Affordability crisis: United States needs 4.3 million more homes

Affordability crisis: United States needs 4.3 million more homes

Jun 22, 2023

  • A lack of affordable homes has created millions of “missing households,” keeping families in shared homes and unable to strike out on their own
  • More than two-thirds of these missing households earn less than $35,000 a year, highlighting the economic barriers many face when trying to find a place of their own

SEATTLE, June 22, 2023 /PRNewswire/ – A significant shortage of affordable housing options is fueling America’s affordability crisis, particularly for those looking to move out on their own for the first time, a new Zillow analysis shows. This huge housing deficit underscores the need for policies and investments that can boost construction.

This lack of housing — especially affordable options — has left millions of households “missing.” These missing households consist mainly of individuals and families living in another family’s owned or rented home. Across the country in 20211, there were nearly 8 million missing households, compared to just 3.7 million housing units available for rent or sale, a deficit of 4.3 million homes.

“The U.S. housing market is like a high-stakes version of the game musical chairs,” said Orphe Divounguy, senior economist at Zillow. “There are simply not enough homes for millions of people. Unless we address the shortage of smaller, more-affordable, starter-type homes, we risk leaving families without a seat — and it will only get worse over time.”

For each of the 3.7 million housing units available for rent or sale across the country in 2021, there were more than two potential households — families likely in need of their own homes. This means even if every missing household was willing and able to move into their own home, 4.3 million households would have been left without a place to move to.

The bulk of families doubling up have consistently lower incomes, highlighting the need for smaller, more affordable housing. Of the families that are doubling up, 68% had an annual income of $35,000 or less.

The mismatch between potential housing needs and available homes across the country is playing out in dramatic fashion in the most expensive coastal housing markets, such as Los Angeles, San Francisco, San Jose, San Diego and Boston but also in places like Boise.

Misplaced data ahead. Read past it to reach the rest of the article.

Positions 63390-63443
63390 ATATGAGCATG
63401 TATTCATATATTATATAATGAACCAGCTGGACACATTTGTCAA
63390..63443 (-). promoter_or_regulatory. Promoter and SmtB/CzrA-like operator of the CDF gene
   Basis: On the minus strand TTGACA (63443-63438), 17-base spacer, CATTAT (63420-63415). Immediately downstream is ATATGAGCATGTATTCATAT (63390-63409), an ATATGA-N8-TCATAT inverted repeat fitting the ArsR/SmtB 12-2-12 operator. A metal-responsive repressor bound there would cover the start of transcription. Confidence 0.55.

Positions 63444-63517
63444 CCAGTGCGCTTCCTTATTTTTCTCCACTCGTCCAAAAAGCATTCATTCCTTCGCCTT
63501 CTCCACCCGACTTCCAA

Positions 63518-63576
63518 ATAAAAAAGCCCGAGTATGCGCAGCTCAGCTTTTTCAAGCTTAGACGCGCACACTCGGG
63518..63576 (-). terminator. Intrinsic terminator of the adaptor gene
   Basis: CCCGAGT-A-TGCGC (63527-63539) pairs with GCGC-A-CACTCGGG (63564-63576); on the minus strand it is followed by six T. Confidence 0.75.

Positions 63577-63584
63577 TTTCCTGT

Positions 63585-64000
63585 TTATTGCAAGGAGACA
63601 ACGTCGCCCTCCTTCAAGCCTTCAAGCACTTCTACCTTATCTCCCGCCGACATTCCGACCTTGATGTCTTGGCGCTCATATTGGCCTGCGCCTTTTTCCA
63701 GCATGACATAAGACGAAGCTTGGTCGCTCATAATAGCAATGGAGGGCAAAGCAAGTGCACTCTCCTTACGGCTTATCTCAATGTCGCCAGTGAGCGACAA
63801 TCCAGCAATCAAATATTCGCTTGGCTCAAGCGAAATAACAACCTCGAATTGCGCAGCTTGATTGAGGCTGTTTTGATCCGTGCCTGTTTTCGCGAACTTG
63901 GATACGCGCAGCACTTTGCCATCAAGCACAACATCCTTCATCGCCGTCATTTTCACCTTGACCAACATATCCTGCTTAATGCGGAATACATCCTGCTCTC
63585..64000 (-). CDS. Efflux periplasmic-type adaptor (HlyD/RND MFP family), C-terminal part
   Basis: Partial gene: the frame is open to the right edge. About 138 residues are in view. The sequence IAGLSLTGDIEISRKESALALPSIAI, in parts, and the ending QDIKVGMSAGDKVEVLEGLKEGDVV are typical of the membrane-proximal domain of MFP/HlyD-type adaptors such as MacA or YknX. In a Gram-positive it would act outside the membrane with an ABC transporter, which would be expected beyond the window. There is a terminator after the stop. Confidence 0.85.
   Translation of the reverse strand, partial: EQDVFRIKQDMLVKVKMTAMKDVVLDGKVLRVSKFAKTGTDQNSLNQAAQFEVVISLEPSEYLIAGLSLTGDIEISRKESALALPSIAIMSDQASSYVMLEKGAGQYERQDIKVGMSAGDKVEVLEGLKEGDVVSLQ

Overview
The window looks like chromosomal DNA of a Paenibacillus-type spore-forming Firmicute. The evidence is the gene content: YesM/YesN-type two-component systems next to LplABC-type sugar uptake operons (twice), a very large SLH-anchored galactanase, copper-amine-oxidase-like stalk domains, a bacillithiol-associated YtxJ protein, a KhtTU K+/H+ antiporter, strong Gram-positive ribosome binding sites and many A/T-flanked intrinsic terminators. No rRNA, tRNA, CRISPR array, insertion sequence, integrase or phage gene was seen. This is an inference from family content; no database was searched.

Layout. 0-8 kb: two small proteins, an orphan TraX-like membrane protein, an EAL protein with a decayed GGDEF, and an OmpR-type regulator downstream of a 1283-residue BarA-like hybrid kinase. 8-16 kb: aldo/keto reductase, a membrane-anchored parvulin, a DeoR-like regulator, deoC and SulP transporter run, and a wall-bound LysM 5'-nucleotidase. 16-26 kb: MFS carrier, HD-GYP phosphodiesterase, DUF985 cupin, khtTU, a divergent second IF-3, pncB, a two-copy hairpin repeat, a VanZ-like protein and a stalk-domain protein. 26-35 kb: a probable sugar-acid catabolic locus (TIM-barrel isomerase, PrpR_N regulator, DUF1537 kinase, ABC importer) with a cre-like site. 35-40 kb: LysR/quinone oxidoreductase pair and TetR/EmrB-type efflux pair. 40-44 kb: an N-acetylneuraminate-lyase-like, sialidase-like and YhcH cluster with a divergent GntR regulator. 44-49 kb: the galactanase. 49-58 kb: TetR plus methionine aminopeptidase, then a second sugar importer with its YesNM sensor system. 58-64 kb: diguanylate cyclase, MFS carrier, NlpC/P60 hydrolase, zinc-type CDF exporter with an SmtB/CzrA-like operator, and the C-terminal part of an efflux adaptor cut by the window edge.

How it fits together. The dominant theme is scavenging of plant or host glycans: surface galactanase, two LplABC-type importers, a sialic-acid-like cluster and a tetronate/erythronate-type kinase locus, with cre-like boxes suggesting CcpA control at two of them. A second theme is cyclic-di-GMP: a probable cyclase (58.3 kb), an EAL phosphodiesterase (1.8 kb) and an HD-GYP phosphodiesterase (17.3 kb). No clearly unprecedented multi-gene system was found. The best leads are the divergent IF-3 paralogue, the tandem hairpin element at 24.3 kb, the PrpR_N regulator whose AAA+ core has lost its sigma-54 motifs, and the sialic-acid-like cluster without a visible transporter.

What consumers need to know
Zillow has a number of tools and partnerships to help consumers overcome these challenges.

Zillow’s affordability calculator and monthly payment filter can help shoppers better understand how much they can afford and how best to find an affordable mortgage payment. Working with a trusted real estate partner is also critical to helping find an affordable home for new buyers.

All home listings on Zillow display available programs that help eligible shoppers with a down paymentthe biggest barrier to homeownership for most. This first-of-its-kind tool was used by more than 1 million customers in just its first year, with the average recipient qualifying for $17,000 towards a down payment.

And for renters, Zillow offers a single, flat-fee rental application tool that helps would-be-tenants avoid paying hundreds of dollars in application fees, which can quickly become a financial hardship for low-income families.

What policymakers can do
Construction productivity has been declining relative to the rest of the U.S. economy since the late 1960s, with land-use restrictions, building approval delays, and stunted construction sector growth all contributing to the lack of new home construction across the country. Policymakers should explore ways to boost production and overall growth of the construction sector to ensure housing supply can catch up to demand.

Additionally, experts are near unanimous that loosening restrictive zoning laws is critical to creating more supply and easing housing costs. According to public polling conducted by Zillow, four out of five adults support allowing more, smaller home types to be built in their own neighborhoods. Researchers also suggest that speeding up building permitting, eliminating parking requirements, tax incentives to rehabilitate underutilized housing stock, and expanding affordable housing trust funds could all help ease the shortfall in new construction.